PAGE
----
To sum it up – she danced – all the time, all forms, all the places and all the opportunities she ever got. She mastered the oldest form of Bharatanatyam and applied her learnings in the pedagogy of western movement forms and created new avenues.

She was just 19 when she did her solo production -she smiles as she said that it was named ‘Rukmini’. After college, she spent time in productions and dance choreography where she created a bunch of Bharatanatyam vocabularies – Varnams. Ashtapadis etc. Andaal and Kodligowtham remain her favourite.

Her space in Koramangala – decked with children’s paintings on the wall and book collections on all things from Bharatanatyam, yoga and non-fiction, extolling the virtues of performance arts and the need to stay agile reflects yet another side of her personality as a teacher. She started teaching only recently as she wanted to ensure that she mastered the maturity required for passing on the art. Chiselling things to perfection is her way as we know by now!

As I went there seeking to tell the story of a poetry in motion, I realised that she was the one who painted stories in the most beautiful ways one can imagine. From her own style of dance, her inspiring healthy living stories in social media, encouragement of societal involvement in performance arts, fashion shows and the big media (movies) – she fills the canvas with her vibrancy and colour.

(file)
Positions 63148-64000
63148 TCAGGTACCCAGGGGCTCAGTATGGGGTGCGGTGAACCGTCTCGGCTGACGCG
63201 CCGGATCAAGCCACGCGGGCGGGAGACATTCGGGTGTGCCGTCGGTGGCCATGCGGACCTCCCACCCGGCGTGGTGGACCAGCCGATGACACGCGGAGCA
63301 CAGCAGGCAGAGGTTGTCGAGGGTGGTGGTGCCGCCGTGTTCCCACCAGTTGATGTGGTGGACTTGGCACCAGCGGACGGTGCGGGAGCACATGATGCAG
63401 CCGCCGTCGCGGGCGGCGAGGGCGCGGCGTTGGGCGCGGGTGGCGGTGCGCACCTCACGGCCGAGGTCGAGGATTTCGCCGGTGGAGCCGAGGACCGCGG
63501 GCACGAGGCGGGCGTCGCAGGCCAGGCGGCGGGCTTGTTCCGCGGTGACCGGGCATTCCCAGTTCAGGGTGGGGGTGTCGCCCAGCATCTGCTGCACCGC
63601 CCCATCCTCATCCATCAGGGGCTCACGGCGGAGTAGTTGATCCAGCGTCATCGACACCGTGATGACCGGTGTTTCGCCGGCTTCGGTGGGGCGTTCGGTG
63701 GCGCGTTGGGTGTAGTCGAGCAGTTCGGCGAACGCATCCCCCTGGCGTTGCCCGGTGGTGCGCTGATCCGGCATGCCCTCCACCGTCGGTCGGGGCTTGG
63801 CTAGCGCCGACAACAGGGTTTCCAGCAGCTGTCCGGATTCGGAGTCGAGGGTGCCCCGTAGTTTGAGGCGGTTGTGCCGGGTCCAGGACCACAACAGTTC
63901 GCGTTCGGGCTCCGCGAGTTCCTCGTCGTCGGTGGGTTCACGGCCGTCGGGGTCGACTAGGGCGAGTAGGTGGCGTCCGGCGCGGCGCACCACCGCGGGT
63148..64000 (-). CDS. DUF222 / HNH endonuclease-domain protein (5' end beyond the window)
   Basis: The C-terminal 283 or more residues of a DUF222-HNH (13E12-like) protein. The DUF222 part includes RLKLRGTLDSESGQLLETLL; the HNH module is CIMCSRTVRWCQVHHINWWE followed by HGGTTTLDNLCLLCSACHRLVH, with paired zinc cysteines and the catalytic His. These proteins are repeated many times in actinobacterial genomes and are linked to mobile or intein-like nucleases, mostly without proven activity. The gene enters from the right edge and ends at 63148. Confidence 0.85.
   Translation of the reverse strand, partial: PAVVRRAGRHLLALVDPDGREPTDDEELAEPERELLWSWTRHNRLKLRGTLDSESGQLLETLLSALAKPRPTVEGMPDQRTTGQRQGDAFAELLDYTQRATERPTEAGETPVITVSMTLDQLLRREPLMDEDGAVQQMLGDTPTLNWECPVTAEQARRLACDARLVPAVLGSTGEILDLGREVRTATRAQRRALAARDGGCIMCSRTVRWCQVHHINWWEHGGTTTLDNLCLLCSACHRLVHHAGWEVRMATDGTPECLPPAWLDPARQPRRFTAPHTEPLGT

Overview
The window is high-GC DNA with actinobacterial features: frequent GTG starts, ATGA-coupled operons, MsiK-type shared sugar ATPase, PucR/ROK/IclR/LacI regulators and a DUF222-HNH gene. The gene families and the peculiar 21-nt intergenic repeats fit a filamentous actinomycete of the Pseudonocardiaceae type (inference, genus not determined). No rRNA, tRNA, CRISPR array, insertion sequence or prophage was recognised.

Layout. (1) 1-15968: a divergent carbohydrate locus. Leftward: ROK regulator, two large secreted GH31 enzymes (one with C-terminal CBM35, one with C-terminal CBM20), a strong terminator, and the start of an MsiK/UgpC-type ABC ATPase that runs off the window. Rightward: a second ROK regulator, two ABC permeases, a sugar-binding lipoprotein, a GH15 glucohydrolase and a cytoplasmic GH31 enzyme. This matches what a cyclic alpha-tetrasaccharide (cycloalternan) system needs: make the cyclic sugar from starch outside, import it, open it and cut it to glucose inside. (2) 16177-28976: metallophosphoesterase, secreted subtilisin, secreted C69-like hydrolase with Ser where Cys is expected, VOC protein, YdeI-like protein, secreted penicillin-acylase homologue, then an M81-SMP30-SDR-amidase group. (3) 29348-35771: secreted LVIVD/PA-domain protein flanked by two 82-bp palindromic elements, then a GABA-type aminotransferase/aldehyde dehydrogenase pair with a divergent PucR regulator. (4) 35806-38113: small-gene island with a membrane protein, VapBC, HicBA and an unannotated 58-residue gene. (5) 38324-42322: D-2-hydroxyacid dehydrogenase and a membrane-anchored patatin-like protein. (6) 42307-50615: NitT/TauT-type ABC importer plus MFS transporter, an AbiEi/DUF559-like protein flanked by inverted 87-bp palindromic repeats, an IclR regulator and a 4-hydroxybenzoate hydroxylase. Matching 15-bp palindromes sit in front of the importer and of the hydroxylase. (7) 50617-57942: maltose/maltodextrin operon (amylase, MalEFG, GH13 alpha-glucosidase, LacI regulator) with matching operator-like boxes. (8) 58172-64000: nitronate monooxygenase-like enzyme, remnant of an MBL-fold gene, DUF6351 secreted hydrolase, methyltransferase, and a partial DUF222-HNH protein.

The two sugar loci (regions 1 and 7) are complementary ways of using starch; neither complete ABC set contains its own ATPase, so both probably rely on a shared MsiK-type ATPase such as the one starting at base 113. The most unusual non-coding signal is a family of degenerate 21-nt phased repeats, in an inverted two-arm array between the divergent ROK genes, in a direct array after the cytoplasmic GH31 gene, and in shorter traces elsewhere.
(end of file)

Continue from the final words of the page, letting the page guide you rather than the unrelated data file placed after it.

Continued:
I was speechless the moment I met her – overwhelmed at meeting a star..and was exhausted listing down her simple steps in her crafted journey. As I was busy taking notes and listening to her – the one question that kept ringing in my head was ‘How’! How is possible to do all of these – in the same 24 hours that all of us get.

Her answer – in her own words –

 “I’m not sure I work at all. Dance envelops my being. Meera wrote that she had to give up, her social body, her town body, and her family body to be with The Dark One. My Dark One is my dance.’”

I love dance, I admire the dancer in her, I’m in awe of the beautiful mind she’s got – but above all – I gasp at the tenacious and tireless creator she is – not just of dance forms – but the art called life.